Sunday, December 21, 2014
High Connection, Constant Interruption - Interruption Management
An article ten years ago today in USA Today
said it all: “Personal computers, cellphones, and high-speed Internet are considered essential to getting by for millions of Americans who are showing early signs of addiction to the next wave of high-tech toys…”
The article went on to say that “many people… consider high-tech gadgetry essential to modern life,” and quoted psychologist Bob Greenfield who observed, "Part of the reason is the hype, the commercial selling of it. Some people feel the products will improve the quality of their lives. But do we really need to be connected in every way, shape or form?"
Labels: addiction, article, connection, interruption, modern life, quality of life, stress, technology, USA Today
Tuesday, December 16, 2014
Strive for Understanding - Interruption Management
Lists of information management tips can leave me cold. The notion that merely following some set of guidelines without understanding the magnitude of the situation relegates any such list, however important, to the status of a temporary fix that will soon lose potency.
Understanding the "why" has an impact for those who are willing to make significant and lasting headway on the issue. It's no different than the U.S. response to fundamental Islamic terrorism; you have to get to the root of the issue terrorists groups can ever be quashed. Otherwise, you're continually attempting to put out brush fires as they appear. Consequently, there is no enduring list of "ten all-purpose ways" to fight terrorism.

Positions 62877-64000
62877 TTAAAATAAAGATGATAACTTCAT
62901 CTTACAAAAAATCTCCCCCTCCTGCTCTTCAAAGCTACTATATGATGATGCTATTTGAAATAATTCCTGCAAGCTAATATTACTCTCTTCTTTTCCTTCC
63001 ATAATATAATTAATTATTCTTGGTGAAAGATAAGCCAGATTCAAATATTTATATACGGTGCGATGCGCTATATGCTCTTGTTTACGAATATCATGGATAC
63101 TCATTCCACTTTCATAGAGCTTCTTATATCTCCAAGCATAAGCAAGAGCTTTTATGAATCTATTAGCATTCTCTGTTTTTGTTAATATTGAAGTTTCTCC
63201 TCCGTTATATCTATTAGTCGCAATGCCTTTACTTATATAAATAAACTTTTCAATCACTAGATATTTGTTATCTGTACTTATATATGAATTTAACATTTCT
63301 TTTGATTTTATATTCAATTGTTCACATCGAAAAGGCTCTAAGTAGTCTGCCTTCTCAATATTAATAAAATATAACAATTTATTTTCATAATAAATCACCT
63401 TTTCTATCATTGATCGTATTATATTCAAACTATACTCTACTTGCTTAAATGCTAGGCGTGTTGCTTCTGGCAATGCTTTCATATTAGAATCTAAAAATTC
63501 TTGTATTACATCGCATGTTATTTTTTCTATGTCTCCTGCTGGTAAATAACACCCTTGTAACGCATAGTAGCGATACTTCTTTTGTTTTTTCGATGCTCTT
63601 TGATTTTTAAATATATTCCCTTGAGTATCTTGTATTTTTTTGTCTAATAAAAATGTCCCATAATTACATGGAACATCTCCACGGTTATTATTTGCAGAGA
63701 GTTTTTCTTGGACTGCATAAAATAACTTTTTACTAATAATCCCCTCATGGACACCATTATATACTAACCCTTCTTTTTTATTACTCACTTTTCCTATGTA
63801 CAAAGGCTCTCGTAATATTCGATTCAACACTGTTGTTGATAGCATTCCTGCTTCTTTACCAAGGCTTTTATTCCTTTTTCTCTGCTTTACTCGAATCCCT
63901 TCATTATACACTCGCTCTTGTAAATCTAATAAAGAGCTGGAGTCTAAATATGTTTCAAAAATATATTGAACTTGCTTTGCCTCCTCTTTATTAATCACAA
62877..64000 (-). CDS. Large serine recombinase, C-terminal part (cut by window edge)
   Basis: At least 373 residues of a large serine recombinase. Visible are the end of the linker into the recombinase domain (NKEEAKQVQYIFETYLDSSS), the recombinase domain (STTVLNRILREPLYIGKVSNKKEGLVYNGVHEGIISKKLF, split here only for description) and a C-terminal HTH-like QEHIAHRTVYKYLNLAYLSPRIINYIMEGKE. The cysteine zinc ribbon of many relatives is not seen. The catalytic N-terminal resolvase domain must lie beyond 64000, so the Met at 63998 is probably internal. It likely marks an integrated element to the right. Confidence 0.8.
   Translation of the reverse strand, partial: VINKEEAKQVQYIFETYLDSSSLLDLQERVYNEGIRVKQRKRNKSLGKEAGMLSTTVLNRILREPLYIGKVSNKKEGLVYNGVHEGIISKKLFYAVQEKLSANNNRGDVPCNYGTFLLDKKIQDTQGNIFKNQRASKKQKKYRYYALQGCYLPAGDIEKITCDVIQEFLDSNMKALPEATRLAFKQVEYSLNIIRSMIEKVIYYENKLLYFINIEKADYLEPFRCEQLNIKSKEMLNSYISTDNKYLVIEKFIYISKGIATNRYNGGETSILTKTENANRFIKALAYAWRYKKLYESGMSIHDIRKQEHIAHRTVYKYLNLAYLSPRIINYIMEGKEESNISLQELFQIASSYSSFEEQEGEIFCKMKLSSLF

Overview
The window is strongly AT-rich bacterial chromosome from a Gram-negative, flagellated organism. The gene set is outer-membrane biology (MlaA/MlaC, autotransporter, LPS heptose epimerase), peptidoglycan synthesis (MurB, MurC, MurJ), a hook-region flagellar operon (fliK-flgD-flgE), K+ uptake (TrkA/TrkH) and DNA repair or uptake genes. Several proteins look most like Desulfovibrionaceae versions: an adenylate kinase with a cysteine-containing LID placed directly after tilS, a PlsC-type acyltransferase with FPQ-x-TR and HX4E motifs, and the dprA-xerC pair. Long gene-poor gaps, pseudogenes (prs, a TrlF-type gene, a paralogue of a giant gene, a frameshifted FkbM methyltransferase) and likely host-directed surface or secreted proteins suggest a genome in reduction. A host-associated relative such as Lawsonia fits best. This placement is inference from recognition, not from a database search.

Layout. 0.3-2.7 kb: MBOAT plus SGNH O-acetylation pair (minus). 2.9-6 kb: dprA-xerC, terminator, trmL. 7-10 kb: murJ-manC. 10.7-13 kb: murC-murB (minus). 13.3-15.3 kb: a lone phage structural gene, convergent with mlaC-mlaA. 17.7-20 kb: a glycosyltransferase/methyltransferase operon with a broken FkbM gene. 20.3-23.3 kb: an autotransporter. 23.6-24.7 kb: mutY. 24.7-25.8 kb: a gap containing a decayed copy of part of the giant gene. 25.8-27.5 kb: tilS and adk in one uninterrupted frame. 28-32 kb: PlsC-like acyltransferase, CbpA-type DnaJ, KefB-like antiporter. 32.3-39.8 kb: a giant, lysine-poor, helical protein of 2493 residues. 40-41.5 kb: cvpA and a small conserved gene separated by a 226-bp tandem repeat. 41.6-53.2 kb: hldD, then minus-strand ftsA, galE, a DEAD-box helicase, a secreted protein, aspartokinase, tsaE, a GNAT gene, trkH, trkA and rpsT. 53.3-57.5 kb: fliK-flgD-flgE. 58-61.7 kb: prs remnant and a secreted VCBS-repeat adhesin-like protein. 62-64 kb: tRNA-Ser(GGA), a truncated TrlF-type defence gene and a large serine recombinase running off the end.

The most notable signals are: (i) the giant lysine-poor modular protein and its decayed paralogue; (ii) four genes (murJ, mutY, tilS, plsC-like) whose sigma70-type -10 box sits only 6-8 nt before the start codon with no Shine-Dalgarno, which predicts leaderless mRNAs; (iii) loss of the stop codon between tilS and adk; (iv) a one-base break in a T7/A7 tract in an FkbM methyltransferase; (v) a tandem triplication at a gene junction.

Virtually every career professional has read at least one time management book and many articles, and all have encountered time management tips in list form. Yet virtually everyone remains continually
pressed for time
. So, is the solution to retrieve one's list and apply it more diligently? Or would a more sound approach be to understand the pervasive nature of time pressure in our society, to take a big picture look at one's life and career, and begin to creatively address situations? I would opt for the latter every time!
Still, we all like lists. Realistically, though, in five to seven days, most people will not even be able to *find* whatever list you give them, however valuable they regarded it at one time. It is better to strive to attain understanding of the issue than it is to add yet another list to the one's personal "collection."
The best of both worlds might be to strive for understanding, then apply some guidelines from a list.
Those who insist on a list (really a magic wand), in a few weeks hence, will be right back doing exactly what they've been doing, whereas those who tried to gain understanding will have the potential to achieve professional and personal breakthroughs!
Labels: advice, complexity, comprehension, guidelines, information management, lists, understanding
Tuesday, December 09, 2014
Everyday Distractions - Interruption Management
Vast segments of the population
have turned to online exhibitionism
. Writing in the Washington Post, economist Robert J. Samuelson observes five years ago, and the situation has gotten worse. “It turns out that the Internet has unleashed the greatest outburst of mass exhibitionism
in human history.”
“People seem to crave popularity or celebrity more than they fear the loss of privacy.” However, “what goes on the Internet often stays on the Internet."